6.6/10
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27 user 20 critic

Halls of Montezuma (1951)

Approved | | Action, Adventure, Drama | 22 March 1951 (Mexico)
A company of Marines races against the clock to find a Japanese rocket base.

Director:

Lewis Milestone
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Cast

Complete credited cast:
Richard Widmark ... Lt. Anderson
Jack Palance ... Pigeon Lane (as Walter {Jack} Palance)
Reginald Gardiner ... Sgt. Johnson
Robert Wagner ... Private Coffman
Karl Malden ... Doc
Richard Hylton ... Conroy
Richard Boone ... Lt. Col. Gilfillan
Skip Homeier ... Pretty Boy
Don Hicks Don Hicks ... Lt. Butterfield
Jack Webb ... Correspondent Dickerman
Bert Freed ... Slattery
Neville Brand ... Sgt. Zelenko
Martin Milner ... Whitney
Philip Ahn ... Nomura
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Storyline

The Marines attack a strongly held enemy island in the Pacific. We follow them from the beach to a Japanese rocket site through enemy infested jungle as their ex-school teacher leader is transformed into a battle veteran and his squad becomes a tight fighting unit. Written by Derek Picken <dpicken@email.msn.com>

Plot Summary | Add Synopsis

Taglines:

Only the screen could capture their story and their glory...cheer those lovable lugs with their wonderful mugs we now love more than ever! See more »

Genres:

Action | Adventure | Drama | War

Certificate:

Approved | See all certifications »

Parents Guide:

View content advisory »
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Did You Know?

Trivia

This movie had simultaneous premieres in Los Angeles and New York according to 'The Hollywood Reporter'. Both premieres were attended by US Marine veterans, active duty Marines, and officials whilst, both premieres were also charity aid benefits raising funds for charities relating to the Marine Corps. See more »

Goofs

While speaking to his superiors on his walkie-talkie, Lt Anderson twice closes his conversation with "Over and out." This is incorrect. He should have said either "Over" (if he was turning the conversation over to the other speaker), or "Out" (if he was ending the talk). Interestingly, Anderson uses the correct term "Out" later in the film. See more »

Quotes

Sgt. Randolph Johnson: Wasn't there a comment by your General Sherman about war?
Lt. Butterfield: Yeah, he said, "War is Hell." What did he know, that eight-ball never left the States.
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Connections

Referenced in Full Metal Jacket (1987) See more »

Soundtracks

Marines' Hymn
(uncredited)
Music from the "Gendarmes' Duet" from the opera "Geneviève de Brabant"
Written by Jacques Offenbach
Sung over the opening credits
Also played during the first landing
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User Reviews

An Excellent WWII Film
26 December 2006 | by LechuguillaSee all my reviews

Arguably, it's one of the three or four best WWII movies ever made. A group of U.S. Marines race against the clock to find the source of enemy rockets that prevent them from taking control of a Japanese-held Pacific island. It's certainly a patriotic film. But there is also an undercurrent of despair, based on the human toll that war inevitably takes.

These Leathernecks are tough, but they are also subject to death from enemy fire. And the screen story puts a lot of emphasis on individual characterization. I don't recall a film that did such a good job of combining scene transitions with flashbacks to help viewers understand the motivations of the main characters.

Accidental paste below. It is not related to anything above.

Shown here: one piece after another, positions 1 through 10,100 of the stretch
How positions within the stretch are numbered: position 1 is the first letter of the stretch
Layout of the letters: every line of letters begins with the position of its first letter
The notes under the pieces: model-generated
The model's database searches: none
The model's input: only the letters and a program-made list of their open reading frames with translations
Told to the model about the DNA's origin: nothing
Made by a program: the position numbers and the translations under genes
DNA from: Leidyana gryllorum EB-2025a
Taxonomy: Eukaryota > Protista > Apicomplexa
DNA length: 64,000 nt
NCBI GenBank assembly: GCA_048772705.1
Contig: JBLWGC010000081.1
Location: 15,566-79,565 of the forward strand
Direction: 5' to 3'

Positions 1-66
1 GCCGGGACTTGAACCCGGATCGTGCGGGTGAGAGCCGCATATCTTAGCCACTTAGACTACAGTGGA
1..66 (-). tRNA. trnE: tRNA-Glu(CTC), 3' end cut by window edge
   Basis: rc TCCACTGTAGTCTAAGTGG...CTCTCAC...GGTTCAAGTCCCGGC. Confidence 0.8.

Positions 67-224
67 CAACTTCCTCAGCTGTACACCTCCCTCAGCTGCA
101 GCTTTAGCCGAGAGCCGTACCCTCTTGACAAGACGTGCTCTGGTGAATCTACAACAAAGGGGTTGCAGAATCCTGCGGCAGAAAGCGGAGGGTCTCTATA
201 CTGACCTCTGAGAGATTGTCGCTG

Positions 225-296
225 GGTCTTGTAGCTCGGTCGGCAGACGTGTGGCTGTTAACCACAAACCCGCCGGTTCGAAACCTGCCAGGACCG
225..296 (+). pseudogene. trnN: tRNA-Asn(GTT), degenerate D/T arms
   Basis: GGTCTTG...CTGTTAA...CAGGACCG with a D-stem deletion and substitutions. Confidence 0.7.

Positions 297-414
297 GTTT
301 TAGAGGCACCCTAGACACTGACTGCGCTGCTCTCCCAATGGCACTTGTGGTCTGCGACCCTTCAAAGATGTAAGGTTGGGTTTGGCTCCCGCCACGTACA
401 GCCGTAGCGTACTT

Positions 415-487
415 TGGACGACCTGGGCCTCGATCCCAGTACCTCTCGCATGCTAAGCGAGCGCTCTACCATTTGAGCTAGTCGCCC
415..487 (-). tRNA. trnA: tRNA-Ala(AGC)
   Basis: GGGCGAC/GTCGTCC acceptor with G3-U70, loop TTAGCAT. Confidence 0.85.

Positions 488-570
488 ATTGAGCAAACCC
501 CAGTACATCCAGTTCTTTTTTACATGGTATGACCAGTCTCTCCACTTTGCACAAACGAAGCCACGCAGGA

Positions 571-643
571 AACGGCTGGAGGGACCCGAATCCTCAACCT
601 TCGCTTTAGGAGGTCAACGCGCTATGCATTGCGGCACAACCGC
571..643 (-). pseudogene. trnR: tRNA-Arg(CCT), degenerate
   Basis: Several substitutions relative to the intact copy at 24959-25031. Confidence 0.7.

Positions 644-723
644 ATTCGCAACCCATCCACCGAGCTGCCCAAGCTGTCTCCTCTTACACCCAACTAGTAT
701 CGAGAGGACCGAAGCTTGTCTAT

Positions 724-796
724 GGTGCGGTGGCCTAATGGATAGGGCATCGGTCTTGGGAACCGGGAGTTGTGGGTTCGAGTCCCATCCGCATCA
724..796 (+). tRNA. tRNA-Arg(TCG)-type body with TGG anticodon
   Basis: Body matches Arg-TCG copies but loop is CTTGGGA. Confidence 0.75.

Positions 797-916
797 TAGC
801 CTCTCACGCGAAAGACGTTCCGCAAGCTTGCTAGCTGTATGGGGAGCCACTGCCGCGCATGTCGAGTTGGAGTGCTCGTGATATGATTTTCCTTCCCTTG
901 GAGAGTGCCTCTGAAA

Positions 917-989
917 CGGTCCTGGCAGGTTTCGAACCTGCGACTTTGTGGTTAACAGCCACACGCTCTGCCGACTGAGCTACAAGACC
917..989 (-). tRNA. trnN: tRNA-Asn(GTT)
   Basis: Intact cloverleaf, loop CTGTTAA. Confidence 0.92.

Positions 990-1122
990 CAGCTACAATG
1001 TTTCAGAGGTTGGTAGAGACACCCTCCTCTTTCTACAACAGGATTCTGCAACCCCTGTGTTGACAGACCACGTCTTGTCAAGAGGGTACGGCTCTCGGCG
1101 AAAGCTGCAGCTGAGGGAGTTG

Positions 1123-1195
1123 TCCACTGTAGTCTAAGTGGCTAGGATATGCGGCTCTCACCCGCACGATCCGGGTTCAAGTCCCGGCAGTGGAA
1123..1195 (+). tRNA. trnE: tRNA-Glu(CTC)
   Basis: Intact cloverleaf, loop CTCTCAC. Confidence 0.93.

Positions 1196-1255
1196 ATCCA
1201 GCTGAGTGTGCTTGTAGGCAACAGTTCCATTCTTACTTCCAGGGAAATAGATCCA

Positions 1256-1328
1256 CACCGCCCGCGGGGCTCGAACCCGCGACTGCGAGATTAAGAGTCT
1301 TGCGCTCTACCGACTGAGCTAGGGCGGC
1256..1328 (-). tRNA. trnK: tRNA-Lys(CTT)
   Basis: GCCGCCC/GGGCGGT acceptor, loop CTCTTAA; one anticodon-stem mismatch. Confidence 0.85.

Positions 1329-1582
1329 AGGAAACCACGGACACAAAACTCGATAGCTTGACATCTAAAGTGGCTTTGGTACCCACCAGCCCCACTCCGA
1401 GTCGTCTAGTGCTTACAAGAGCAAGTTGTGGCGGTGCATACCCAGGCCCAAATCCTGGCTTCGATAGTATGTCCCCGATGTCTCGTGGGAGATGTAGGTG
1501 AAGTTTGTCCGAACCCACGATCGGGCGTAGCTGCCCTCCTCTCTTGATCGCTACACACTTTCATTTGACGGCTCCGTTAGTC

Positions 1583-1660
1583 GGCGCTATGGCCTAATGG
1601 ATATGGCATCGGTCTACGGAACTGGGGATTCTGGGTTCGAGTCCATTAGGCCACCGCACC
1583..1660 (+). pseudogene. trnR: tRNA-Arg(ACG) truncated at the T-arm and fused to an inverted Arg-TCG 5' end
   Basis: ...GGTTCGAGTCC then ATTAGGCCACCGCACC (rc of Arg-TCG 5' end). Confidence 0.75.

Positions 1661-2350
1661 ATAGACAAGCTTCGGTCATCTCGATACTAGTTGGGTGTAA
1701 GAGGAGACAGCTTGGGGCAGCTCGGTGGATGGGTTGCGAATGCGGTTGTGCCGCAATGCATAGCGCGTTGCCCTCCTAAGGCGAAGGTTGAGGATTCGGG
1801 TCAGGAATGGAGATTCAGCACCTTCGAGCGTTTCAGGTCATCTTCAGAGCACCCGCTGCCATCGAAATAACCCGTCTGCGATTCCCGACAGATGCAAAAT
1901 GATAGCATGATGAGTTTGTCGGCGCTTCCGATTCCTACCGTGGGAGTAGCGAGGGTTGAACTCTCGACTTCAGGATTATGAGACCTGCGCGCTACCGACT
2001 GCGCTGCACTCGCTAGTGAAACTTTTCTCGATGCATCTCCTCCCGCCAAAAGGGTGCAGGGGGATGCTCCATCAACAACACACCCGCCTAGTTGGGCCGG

Lt. Anderson (Richard Widmark) is the leader; he suffers from debilitating migraine headaches, but nevertheless pushes on to fulfill whatever dangerous mission he's assigned. One of his men is Conroy (Richard Hylton) who used to stutter, until Anderson helped cure him of it years earlier. Slattery (Bert Freed) is your typical Marine toughie, but he's got a sense of humor and conceals a portable still to make booze. Pretty Boy (Skip Homeier) is a pistol packing dude with a chip on his shoulder. Through the screen story's deep characterizations, viewers naturally become attached to these guys, and root for them as they enter into their dangerous mission. Of the dozen or so men Anderson leads, not all will make it out alive.

As in other battle films, viewers learn the importance of quick decisions, teamwork, effective communication, and keen awareness of one's surroundings. Life occurs moment by moment, in the here and now. Make a plan; execute it; dodge a problem; ignore pain and fatigue; persist. These are lessons applicable to anyone at any time, not just warriors on the battlefield.

"Halls Of Montezuma" is a quality production all the way. The color cinematography is fine, despite the fact that some of the techniques are dated. The ensemble acting is credible. The editing and scene transitions are just terrific. And, as the film's bookends, that rousing theme song: "From the halls of Montezuma to the shores of Tripoli" gets the viewer in the right frame of mind.

I normally don't care for movies in this genre. Even this film, like other WWII films, is a tad too predictable, slightly manipulative, and contains some outdated assumptions. Nevertheless, as war movies go, "Halls Of Montezuma" is one of the best.


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Details

Country:

USA

Language:

English | Japanese

Release Date:

22 March 1951 (Mexico) See more »

Also Known As:

Halls of Montezuma See more »

Company Credits

Production Co:

Twentieth Century Fox See more »
Show more on IMDbPro »

Technical Specs

Runtime:

Sound Mix:

Mono (Western Electric Recording)

Color:

Color (Technicolor)

Aspect Ratio:

1.37 : 1
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